A novel telescope design that uses a primary objective grating has been shown to have valuable performance features for
multiple object spectroscopy as well as a flat collector with relaxed figure tolerances suitable for membrane substrates.
The commonly applied figure of merit called étendue takes on new meaning here when compared to telescopes which
employ a parabolic mirror In this new telescope design, a mirror is in the secondary. One dimension of the mirror
conforms to the familiar metrics for measuring field-of-view and surface area. However, in the other, an anamorphic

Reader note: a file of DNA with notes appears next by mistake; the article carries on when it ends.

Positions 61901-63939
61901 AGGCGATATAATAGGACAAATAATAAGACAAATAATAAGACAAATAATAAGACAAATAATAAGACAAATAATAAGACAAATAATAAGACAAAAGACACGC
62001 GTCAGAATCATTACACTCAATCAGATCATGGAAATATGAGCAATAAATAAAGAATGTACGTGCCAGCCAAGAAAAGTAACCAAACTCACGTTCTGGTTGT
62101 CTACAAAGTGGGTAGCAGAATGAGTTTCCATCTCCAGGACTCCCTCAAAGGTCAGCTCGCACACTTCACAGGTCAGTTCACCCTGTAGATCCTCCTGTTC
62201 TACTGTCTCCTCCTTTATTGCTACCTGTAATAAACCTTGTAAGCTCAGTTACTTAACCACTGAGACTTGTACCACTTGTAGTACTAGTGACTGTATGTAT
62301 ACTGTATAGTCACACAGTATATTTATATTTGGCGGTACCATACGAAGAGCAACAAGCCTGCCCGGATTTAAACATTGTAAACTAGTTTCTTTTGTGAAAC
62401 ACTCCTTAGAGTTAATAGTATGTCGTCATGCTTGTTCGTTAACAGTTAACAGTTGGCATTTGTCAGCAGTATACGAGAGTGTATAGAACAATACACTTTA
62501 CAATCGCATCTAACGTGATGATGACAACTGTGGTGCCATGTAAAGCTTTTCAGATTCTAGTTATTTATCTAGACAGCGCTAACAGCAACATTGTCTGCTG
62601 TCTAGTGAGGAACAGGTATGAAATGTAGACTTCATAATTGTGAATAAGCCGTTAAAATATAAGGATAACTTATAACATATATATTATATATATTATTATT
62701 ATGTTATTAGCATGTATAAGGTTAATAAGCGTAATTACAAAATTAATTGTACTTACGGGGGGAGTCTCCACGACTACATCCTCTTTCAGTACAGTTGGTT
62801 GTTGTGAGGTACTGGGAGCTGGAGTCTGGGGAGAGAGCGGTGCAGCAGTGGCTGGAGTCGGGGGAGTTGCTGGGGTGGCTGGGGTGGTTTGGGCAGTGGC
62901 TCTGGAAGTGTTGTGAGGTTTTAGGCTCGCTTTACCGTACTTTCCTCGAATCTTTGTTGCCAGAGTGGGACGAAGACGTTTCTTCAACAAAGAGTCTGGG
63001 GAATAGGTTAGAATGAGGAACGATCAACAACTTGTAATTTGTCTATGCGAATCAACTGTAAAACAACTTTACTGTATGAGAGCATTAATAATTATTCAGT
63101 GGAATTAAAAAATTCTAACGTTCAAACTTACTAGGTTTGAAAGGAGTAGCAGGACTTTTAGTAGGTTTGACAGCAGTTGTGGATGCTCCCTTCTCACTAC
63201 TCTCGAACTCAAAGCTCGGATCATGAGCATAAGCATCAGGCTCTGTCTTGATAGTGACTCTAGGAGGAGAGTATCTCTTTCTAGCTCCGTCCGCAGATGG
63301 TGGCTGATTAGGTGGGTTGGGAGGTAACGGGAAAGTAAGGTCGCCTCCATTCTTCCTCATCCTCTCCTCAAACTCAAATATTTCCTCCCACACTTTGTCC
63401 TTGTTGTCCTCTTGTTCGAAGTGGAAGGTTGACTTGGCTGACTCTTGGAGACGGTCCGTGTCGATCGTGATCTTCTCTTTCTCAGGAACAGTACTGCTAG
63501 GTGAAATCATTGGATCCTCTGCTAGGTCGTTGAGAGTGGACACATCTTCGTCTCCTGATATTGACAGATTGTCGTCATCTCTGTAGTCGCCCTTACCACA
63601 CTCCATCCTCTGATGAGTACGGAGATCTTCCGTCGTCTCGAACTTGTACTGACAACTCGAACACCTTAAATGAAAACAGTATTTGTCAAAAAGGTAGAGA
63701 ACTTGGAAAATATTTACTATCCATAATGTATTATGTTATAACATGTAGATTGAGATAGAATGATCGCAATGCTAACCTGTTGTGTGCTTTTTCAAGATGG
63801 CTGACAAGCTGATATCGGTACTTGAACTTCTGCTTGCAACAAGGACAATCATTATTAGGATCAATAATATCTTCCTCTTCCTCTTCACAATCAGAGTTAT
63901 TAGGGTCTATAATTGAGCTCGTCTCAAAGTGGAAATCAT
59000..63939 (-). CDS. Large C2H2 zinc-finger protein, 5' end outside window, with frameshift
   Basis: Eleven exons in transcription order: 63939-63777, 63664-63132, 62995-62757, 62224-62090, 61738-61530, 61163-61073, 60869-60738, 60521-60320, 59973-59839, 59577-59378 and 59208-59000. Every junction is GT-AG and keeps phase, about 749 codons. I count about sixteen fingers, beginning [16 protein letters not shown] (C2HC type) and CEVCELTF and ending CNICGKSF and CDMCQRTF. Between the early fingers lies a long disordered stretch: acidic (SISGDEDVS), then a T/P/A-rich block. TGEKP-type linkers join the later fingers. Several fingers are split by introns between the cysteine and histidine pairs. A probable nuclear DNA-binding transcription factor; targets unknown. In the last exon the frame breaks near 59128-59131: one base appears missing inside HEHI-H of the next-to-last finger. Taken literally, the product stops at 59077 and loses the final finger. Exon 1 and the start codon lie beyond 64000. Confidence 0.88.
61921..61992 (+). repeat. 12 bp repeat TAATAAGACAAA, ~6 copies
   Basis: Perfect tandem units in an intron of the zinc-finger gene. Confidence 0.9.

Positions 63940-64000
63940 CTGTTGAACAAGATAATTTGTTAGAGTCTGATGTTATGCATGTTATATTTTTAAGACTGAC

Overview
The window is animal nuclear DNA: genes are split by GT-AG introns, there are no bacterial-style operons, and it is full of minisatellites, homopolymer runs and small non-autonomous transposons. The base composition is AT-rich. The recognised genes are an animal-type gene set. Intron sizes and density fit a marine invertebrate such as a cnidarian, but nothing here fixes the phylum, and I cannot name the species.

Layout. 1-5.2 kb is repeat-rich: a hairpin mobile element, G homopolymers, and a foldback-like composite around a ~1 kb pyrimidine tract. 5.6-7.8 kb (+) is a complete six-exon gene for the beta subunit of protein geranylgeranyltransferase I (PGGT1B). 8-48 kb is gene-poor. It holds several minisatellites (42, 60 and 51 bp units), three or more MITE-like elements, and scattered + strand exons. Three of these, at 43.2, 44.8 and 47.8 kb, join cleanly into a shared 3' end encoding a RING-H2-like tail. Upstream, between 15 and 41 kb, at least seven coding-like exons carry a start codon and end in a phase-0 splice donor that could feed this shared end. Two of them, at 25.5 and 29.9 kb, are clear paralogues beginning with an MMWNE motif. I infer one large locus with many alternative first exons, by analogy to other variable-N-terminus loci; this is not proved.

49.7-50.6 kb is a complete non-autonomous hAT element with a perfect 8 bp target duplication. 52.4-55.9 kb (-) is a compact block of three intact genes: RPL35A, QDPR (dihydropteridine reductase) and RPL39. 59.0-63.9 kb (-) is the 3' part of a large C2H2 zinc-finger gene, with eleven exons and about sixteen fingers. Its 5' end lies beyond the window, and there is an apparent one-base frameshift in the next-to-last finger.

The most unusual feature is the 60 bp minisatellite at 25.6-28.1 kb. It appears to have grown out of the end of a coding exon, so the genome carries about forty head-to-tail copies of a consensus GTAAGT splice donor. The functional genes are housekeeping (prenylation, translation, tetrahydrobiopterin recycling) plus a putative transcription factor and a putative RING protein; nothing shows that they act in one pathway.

magnification feature of plane gratings takes effect at angles of diffraction as subtended at grazing off the grating plane
normal. When the secondary parabolic mirror is placed at a grazing angle, compression increases exponentially,
permitting unprecedented fields-of-view, collection surface areas and aperture in one of the two dimensions. We provide
an analysis that calculates the compression, resolution, and field-of-view. More importantly, we study how these
parameters are conserved by a secondary parabolic mirror notwithstanding that the mirror diameter can be significantly
less than the length of the primary objective grating. Zemax models are used to show that along the dimension of the
grating, étendue is conserved in this telescope architecture.